Anchoring Flowlines, FPSOs and Rigs in Deepwater – The Torpedo Pile

New Wave Media

September 27, 2010

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Among the many challenges facing E&P in the Brazilian deepwater pre-salt plays, is that of anchoring the flowlines, platforms, FPSOs and even buoys to the seabed which can be over 2000 meters deep. Petrobras has developed a simple and efficient method of doing this through the Torpedo Pile.

In the case of the deepwater pre-salt plays in Brazil, specially at the Santos Basin, the distance from land to some of the proven plays like Tupi and Iara, which are around 300km from shore and pose complex logistics problems even on surface structures. Challenges, such as how to anchor a deepwater rig or FPSO to the seabed 2,200 meters down must be resolved. It is a long distance for anchors to travel, normally four or more anchors are used and these anchors need to be aligned. Petrobras has developed, through its technology center, an excellent solution in the torpedo pile anchor system. The torpedo pile is a promising deepwater anchoring system due to its low manufacturing and installation cost and its reliability and operational simplicity.
Petrobras was awarded its Brazilian patent for the torpedo pile in 1996 and since then has anchored more than 1,000 deepwater flowlines, rigs and FPSO´s using the torpedo pile.
Typical dimensions of the Torpedo pile, for MODU anchorages is a 30 inch external diameter and 12 meter length. For FPSO anchorage the external diameter increases to 42 inches with a torpedo length of 15 meters. Another reason why torpedo piles are considered the best solution for semi-submersible rig and FPSO anchoring in deep waters is that they only need a PSV for transport and launching. After launching they reach the seabed through their weight and the pull of gravity. The stabilizing fins, conical tip, ballast help the torpedo pile penetrate the soil by attaining a high free-fall velocity also through the effects of its weight and gravity.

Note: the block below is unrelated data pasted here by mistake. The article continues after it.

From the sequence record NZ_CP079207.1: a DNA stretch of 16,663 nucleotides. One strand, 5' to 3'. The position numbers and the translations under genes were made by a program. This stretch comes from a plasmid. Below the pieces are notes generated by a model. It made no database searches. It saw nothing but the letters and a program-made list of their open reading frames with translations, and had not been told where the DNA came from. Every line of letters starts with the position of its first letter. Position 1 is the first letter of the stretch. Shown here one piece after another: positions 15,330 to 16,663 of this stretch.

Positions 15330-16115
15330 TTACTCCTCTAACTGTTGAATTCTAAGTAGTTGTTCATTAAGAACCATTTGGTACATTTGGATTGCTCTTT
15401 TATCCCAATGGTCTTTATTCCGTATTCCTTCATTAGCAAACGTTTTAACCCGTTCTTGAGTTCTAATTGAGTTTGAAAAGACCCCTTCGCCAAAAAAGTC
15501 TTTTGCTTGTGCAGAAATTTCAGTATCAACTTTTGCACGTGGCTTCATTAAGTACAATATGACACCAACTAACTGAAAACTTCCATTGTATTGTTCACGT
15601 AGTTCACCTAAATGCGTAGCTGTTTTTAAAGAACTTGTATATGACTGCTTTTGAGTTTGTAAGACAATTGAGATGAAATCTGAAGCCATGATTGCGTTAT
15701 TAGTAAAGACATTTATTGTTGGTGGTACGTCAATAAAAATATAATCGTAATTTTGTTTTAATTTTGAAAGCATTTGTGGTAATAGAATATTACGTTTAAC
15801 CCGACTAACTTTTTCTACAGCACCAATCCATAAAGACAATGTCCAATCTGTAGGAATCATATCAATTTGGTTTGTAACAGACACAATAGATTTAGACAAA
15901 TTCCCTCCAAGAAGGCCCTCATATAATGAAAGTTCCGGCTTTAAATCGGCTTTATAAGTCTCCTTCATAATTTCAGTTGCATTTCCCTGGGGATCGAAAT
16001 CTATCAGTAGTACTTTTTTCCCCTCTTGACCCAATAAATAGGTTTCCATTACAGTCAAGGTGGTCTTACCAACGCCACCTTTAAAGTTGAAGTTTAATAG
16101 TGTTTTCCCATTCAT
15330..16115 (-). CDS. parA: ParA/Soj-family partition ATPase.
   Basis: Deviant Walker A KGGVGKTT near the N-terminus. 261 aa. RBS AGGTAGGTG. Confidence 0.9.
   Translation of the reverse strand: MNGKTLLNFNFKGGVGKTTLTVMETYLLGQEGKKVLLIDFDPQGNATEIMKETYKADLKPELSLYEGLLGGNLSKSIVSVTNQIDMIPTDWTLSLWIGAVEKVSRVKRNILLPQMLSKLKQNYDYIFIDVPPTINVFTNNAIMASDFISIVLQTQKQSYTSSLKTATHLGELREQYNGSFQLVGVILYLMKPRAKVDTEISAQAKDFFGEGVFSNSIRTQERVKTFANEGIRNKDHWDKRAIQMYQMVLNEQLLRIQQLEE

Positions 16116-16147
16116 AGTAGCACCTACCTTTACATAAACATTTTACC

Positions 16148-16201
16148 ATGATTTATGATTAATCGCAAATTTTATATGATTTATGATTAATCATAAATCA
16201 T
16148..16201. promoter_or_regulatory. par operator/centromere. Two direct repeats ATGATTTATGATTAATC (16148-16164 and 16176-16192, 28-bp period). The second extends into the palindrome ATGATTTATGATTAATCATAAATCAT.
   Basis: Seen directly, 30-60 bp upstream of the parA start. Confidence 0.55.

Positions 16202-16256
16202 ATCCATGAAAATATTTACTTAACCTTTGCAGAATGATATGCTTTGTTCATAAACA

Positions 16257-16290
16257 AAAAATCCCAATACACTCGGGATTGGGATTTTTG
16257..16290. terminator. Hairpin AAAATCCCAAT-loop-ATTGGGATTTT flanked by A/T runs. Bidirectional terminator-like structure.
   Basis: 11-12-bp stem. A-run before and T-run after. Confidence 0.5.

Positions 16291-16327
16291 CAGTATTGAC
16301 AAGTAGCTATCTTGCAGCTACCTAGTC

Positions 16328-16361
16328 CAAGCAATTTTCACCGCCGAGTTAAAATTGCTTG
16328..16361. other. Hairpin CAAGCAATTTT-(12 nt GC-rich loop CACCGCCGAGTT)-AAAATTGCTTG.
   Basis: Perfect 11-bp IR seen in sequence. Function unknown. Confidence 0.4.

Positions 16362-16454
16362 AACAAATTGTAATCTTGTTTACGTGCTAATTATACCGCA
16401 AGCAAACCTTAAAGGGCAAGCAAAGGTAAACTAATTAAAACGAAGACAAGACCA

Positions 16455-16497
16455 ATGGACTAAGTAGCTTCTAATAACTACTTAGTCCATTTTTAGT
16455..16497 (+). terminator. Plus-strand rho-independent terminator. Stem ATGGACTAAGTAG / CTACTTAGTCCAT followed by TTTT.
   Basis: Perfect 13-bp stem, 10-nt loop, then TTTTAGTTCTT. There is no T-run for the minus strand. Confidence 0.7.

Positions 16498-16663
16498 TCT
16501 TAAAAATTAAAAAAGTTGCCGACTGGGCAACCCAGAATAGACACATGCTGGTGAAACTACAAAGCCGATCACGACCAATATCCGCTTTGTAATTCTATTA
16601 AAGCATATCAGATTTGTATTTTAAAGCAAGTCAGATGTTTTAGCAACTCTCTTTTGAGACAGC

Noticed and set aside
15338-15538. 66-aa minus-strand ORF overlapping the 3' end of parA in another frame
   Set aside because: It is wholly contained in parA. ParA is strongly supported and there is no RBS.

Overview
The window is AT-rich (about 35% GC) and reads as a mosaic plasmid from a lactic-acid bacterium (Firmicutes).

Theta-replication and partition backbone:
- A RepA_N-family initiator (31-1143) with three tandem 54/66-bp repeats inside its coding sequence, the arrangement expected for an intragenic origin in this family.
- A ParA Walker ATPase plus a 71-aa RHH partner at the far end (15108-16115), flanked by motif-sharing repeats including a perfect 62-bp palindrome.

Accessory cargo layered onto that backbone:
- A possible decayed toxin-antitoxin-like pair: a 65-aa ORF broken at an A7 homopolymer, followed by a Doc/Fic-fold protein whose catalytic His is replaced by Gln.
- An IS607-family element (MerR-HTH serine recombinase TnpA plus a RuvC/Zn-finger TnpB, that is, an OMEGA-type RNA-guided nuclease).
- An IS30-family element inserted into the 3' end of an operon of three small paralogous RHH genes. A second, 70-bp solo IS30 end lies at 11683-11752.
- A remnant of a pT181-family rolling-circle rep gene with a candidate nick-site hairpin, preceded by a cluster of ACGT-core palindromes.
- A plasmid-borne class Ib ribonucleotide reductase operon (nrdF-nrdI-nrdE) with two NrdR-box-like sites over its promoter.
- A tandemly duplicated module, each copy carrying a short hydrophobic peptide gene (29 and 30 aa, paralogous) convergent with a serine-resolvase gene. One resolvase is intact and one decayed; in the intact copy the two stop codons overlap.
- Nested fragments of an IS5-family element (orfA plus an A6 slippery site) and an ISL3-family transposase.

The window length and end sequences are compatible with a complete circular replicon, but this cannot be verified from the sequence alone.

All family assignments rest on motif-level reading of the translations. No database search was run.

The torpedo is basically a solid cylindrical structure with a pointed end forward and four elongated fins that go from around its midsection almost to its end, where it is secured to a heavy duty chain. They were first used to anchor flexible lines, but are now commonly used to anchor MODUs, rigs and FPSOs in deepwater.
They have proven their efficiency in the deepwater pre-salt and other deepwater plays in Brazil and are now in extensive use by Petrobras. Their use is not limited to Brazil either, as Petrobras will be using them in WA and has licensed Intermoor Inc. to produce and install the torpedo pile in its deepwater plays and for other companies in the GOM.
 
Claudio Paschoa
Photo courtesy of Intermoor Inc.
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Paschoa, Claudio
Claudio Paschoa is Marine Technology Reporter's correspondent in Brazil.
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